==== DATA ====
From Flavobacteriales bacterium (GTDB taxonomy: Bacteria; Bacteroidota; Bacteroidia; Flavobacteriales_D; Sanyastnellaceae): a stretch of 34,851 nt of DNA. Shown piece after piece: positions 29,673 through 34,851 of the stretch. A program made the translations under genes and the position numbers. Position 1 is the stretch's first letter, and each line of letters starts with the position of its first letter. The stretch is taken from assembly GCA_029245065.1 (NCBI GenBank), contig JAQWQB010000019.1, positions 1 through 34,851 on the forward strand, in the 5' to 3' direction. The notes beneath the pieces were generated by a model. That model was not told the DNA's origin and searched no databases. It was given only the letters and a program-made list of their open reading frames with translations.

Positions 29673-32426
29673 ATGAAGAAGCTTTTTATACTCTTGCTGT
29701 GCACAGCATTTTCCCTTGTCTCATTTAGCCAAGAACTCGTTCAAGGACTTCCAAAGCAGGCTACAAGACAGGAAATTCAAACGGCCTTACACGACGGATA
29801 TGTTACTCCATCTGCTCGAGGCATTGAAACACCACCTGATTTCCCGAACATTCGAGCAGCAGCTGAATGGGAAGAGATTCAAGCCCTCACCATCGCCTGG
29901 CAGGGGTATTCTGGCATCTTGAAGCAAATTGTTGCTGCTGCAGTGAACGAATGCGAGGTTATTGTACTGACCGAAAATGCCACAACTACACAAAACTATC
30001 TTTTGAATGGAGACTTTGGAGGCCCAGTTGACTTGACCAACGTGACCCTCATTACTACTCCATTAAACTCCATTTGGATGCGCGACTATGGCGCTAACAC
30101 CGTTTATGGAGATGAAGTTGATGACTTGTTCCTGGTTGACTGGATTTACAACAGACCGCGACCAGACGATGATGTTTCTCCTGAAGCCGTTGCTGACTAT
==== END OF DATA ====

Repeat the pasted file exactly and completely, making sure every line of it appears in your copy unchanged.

From Flavobacteriales bacterium (GTDB taxonomy: Bacteria; Bacteroidota; Bacteroidia; Flavobacteriales_D; Sanyastnellaceae): a stretch of 34,851 nt of DNA. Shown piece after piece: positions 29,673 through 34,851 of the stretch. A program made the translations under genes and the position numbers. Position 1 is the stretch's first letter, and each line of letters starts with the position of its first letter. The stretch is taken from assembly GCA_029245065.1 (NCBI GenBank), contig JAQWQB010000019.1, positions 1 through 34,851 on the forward strand, in the 5' to 3' direction. The notes beneath the pieces were generated by a model. That model was not told the DNA's origin and searched no databases. It was given only the letters and a program-made list of their open reading frames with translations.

Positions 29673-32426
29673 ATGAAGAAGCTTTTTATACTCTTGCTGT
29701 GCACAGCATTTTCCCTTGTCTCATTTAGCCAAGAACTCGTTCAAGGACTTCCAAAGCAGGCTACAAGACAGGAAATTCAAACGGCCTTACACGACGGATA
29801 TGTTACTCCATCTGCTCGAGGCATTGAAACACCACCTGATTTCCCGAACATTCGAGCAGCAGCTGAATGGGAAGAGATTCAAGCCCTCACCATCGCCTGG
29901 CAGGGGTATTCTGGCATCTTGAAGCAAATTGTTGCTGCTGCAGTGAACGAATGCGAGGTTATTGTACTGACCGAAAATGCCACAACTACACAAAACTATC
30001 TTTTGAATGGAGACTTTGGAGGCCCAGTTGACTTGACCAACGTGACCCTCATTACTACTCCATTAAACTCCATTTGGATGCGCGACTATGGCGCTAACAC
30101 CGTTTATGGAGATGAAGTTGATGACTTGTTCCTGGTTGACTGGATTTACAACAGACCGCGACCAGACGATGATGTTTCTCCTGAAGCCGTTGCTGACTAT